Picked this up in my tiny but insanely well curated bookstore, because I was like, "THIS WOULD BE GREAT TO HAVE FOR STUDENTS." I read it, and immediately was like, "where was this book when I was growing up???" I immediately gave it to my former student who was in foster care and who I still see for outings (think Big Brother Big Sister, sort of), because she's 14 and 14 is a confusing, sucky time. And then I ordered another to have in my classroom. 

Before the coffee gets cold by Toshikazu Kawaguchi
Thank you, Mel, for recommending this book in one of your Best Books of posts! Guess where I bought it... (Tiny bookshop for the win! Trying to give as little of my book money to Amazon as possible.) It was definitely a quirky read, with the concept that there's a little coffee shop that has magical properties. Basically, you can go back in time if you sit in a particular chair, but there are caveats. You have to first get the chair, frequently occupied by a woman who generally doesn't want to give it up. Then you must think of a time you want to go back to, but it has to be in the coffee shop, with someone who's been in the coffee shop (so no going back to a wedding or a conversation you had in college), and you can't leave the seat while you're there. You have from the time the coffee is poured to the time the coffee gets cold to drink the cup and return back. And, you can't change anything that's already happened. SO WHY WOULD YOU DO IT? You get four people who do it for very different reasons, and get to decide if it was worth it. It really makes you think about the consequences of events and what is changeable and what is not, and the power of things unsaid. LOVED it.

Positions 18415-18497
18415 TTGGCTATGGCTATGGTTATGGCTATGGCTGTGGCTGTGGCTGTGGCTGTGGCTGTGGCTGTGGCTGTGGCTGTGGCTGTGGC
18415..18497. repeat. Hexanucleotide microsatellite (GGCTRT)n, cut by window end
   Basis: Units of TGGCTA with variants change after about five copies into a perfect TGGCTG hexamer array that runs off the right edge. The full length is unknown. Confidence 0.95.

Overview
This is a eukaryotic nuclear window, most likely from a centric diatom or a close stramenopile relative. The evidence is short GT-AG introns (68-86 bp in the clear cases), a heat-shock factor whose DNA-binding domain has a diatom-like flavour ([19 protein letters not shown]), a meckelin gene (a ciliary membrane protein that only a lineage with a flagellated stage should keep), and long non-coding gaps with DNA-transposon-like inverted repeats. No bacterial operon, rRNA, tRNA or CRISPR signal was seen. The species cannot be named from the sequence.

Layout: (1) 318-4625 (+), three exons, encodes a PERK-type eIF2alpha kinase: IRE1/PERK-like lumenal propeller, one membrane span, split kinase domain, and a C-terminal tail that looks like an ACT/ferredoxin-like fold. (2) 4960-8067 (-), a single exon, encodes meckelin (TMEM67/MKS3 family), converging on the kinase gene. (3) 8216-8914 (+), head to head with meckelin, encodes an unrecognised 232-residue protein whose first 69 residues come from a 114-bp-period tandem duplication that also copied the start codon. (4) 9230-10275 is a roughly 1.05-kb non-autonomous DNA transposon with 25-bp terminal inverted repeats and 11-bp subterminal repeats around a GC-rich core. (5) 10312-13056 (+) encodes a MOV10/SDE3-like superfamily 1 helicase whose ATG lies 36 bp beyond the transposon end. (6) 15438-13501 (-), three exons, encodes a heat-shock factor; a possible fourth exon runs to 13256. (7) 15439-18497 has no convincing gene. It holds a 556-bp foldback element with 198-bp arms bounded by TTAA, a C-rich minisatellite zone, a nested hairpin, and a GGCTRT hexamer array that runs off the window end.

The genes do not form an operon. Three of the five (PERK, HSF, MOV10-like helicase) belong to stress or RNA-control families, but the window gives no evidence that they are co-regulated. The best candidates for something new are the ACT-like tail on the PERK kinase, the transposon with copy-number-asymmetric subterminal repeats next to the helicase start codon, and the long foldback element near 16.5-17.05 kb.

There it is, the books of June! A lot of thought-provoking stuff, actually. And mostly books you can just disappear into, which for me is what summer is all about. A vacation between pages. 

What have you read recently that you've loved?


  1. Jess Lahey! Different Jess :-) Mine is the columnist. I've had those Neal Shustermans on my TBR for forever. I liked Zoe Spanos and Before the Coffee Gets Cold. There's a follow-up book of stories to that, but I haven't read them yet.

    1. Oh no, how embarrassing! Brings me back to high school when there 5 Jessicas in my homeroom alone. The Case of Too Many Jess-s! YOU MUST MOVE THE SCYTHE BOOKS UP YOUR LIST... You won't be sorry! So good. I just read The People You Meet On Vacation, that was terrific summer fun.

  2. I saw "Before the Coffee Gets Cold" among the daily deals for Kobo recently and snapped up a copy because I remembered Mel writing about it... so I'm glad you enjoyed it too! You read my blog, so you know what I've been reading ;) but FWIW, two books I read recently (in July) and enjoyed were "Hungry" -- a memoir by Grace Dent, who is a food writer for The Guardian, and "Malibu Rising" by Taylor Reid Jenkins, which was a fun summertime reading novel (set in Malibu in August 1983, about four surfing siblings).